Space log: China's Shenzhou-14 crew enters cargo spacecraft Tianzhou-5
China's Shenzhou-14 crew, currently living and working in the country's space station, entered the cargo spacecraft Tianzhou-5 on Sunday afternoon, one day after it docked with the space station, according to the China Manned Space Agency (CMSA).
The crew opened the hatch door of Tianzhou-5 at 2:18 p.m. (Beijing Time) and entered the cargo spaceship at 3:03 p.m. following preparation work, the CMSA said.
The Shenzhou-14 crew will carry out cargo transfers and other related work as planned.
China launched the cargo spacecraft Tianzhou-5 on Saturday to deliver supplies for the space station, the construction of which is expected to be completed this year.
The cargo spaceship system is a key part of China's space station. The CMSA said China will launch the Tianzhou series every six months in the future.
After the space station forms a T-shape structure, the cargo ships will continue their tasks during the space station's operation, providing support for the astronauts, space science experiments and the operation of the space station.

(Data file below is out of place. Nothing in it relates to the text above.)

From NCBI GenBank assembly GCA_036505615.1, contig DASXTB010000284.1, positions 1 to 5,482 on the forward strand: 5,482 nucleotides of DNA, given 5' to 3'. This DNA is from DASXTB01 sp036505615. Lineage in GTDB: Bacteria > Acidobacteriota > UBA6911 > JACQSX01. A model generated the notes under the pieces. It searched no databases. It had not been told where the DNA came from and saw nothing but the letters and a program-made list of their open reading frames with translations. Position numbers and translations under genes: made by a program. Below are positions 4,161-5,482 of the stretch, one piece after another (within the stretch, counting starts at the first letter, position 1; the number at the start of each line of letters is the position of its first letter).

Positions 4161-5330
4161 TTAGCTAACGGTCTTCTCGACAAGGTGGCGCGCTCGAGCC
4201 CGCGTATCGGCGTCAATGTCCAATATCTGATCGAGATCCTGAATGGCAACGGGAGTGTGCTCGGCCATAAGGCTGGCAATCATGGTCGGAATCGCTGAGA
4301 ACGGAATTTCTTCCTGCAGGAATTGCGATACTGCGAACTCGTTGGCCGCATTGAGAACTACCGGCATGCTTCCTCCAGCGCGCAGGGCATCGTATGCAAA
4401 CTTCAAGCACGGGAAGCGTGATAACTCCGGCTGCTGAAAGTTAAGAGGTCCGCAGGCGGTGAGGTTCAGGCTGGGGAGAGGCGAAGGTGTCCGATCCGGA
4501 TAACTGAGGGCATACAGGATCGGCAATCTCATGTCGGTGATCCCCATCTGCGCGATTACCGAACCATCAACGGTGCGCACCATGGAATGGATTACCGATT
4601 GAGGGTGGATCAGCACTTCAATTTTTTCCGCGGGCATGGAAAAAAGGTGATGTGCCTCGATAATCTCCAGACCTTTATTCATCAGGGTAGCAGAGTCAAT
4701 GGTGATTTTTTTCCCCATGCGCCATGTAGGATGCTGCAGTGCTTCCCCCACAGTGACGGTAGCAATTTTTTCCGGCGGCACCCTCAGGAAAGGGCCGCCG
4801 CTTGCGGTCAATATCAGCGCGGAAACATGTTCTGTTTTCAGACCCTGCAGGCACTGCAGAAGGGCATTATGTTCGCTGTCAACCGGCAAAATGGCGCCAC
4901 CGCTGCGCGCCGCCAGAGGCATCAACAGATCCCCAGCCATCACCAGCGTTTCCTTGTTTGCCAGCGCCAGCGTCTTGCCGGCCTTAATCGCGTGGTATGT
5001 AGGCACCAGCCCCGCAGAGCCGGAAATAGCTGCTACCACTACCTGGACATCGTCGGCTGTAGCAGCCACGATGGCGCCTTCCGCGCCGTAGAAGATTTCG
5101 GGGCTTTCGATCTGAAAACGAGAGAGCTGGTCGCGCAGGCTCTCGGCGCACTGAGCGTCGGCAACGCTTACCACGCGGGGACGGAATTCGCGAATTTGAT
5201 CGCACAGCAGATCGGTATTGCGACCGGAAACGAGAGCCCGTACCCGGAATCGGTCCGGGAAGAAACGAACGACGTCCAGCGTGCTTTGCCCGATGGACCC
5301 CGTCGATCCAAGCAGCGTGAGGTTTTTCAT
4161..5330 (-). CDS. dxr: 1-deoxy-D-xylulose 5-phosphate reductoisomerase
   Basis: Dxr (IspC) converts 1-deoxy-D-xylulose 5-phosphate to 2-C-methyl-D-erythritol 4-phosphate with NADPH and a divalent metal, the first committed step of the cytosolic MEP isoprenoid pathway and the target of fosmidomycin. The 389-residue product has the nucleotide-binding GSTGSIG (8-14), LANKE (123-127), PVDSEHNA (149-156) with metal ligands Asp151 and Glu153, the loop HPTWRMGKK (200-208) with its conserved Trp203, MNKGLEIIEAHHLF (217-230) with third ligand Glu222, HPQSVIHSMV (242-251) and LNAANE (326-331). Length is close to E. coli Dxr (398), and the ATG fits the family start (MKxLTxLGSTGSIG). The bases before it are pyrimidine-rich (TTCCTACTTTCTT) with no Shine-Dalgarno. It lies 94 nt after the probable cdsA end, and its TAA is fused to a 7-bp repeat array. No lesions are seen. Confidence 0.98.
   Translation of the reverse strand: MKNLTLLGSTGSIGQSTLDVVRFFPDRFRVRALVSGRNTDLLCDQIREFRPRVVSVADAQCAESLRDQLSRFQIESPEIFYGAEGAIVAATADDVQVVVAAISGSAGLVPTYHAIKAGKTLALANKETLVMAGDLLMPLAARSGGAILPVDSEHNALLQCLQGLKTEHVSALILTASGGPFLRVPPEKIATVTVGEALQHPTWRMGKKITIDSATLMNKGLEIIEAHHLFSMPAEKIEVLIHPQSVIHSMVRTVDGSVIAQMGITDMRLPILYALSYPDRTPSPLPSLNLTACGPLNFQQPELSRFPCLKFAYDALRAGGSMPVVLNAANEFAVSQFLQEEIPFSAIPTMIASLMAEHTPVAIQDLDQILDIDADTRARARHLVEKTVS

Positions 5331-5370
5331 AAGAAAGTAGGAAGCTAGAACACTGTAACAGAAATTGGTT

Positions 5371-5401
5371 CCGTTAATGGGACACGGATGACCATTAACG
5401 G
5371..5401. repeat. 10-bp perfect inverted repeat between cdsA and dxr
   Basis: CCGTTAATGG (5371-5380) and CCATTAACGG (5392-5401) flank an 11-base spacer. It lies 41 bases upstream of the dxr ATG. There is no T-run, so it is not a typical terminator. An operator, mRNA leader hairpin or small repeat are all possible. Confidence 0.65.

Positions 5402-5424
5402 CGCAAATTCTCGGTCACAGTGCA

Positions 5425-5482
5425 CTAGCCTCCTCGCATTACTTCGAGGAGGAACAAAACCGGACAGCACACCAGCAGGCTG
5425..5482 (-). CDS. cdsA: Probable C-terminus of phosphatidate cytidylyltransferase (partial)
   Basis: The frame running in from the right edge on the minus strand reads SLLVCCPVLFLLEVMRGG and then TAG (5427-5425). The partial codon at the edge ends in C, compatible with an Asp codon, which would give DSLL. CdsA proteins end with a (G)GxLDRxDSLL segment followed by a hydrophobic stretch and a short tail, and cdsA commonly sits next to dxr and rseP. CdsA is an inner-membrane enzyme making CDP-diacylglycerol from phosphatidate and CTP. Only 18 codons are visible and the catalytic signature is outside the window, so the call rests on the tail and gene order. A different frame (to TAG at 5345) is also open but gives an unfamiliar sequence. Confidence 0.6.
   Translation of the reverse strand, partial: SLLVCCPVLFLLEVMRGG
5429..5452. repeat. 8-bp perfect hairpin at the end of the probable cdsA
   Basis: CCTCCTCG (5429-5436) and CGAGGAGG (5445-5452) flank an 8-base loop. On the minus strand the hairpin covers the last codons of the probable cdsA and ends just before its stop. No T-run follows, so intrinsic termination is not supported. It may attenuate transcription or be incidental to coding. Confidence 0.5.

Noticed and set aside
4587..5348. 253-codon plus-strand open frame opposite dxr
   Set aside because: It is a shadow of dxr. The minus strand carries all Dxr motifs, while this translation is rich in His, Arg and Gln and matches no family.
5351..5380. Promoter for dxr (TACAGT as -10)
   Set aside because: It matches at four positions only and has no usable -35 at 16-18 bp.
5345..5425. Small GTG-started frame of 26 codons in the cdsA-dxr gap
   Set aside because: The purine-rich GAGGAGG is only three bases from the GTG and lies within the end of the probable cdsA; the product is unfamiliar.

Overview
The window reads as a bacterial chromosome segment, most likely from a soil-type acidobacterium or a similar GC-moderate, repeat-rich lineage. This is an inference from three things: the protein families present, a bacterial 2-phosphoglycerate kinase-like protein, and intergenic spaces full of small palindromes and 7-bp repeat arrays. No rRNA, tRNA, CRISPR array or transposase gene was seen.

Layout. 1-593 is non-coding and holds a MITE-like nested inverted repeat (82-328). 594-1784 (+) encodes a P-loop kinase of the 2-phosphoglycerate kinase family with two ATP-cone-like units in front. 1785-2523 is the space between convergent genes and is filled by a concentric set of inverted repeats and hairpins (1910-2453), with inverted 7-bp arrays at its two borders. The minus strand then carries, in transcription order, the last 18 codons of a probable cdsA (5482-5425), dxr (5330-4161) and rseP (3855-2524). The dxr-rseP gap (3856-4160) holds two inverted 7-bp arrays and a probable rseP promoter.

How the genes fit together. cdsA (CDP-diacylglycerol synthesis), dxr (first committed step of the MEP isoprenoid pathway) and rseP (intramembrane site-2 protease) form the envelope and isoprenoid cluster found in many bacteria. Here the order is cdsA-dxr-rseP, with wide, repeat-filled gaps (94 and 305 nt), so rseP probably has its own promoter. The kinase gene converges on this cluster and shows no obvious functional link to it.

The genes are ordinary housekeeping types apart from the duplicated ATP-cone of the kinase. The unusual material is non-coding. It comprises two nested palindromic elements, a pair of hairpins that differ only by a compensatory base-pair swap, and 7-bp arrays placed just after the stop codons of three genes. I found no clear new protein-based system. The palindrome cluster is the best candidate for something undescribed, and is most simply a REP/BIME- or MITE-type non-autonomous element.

Starting from Tianzhou-6, the Tianzhou cargo spaceship series will have system upgrades, including a substantial increase in the cargo transport capacity of the sealed cabin, said Bai Mingsheng, chief designer of the Tianzhou cargo craft from the China Academy of Space Technology.
He noted that the supplies delivered to the space station will be able to support the astronauts for a longer time.
The launch site has also streamlined and optimized the pre-launch process of the Long March-7 carrier rocket for the Tianzhou series.
Zhong Wen'an, chief engineer at the Xichang Satellite Launch Center, said that it currently takes 27 days to test and launch a Long March-7 rocket, a decrease of 15 days from the first Long March-7 rocket launch.
The Long March-7 Y6 rocket, carrying Tianzhou-5, blasted off at 10:03 a.m. (Beijing Time) from the Wenchang Spacecraft Launch Site in the southern island province of Hainan.
About two hours later, Tianzhou-5 conducted a fast automated rendezvous and docking at the rear docking port of the space station's core module Tianhe.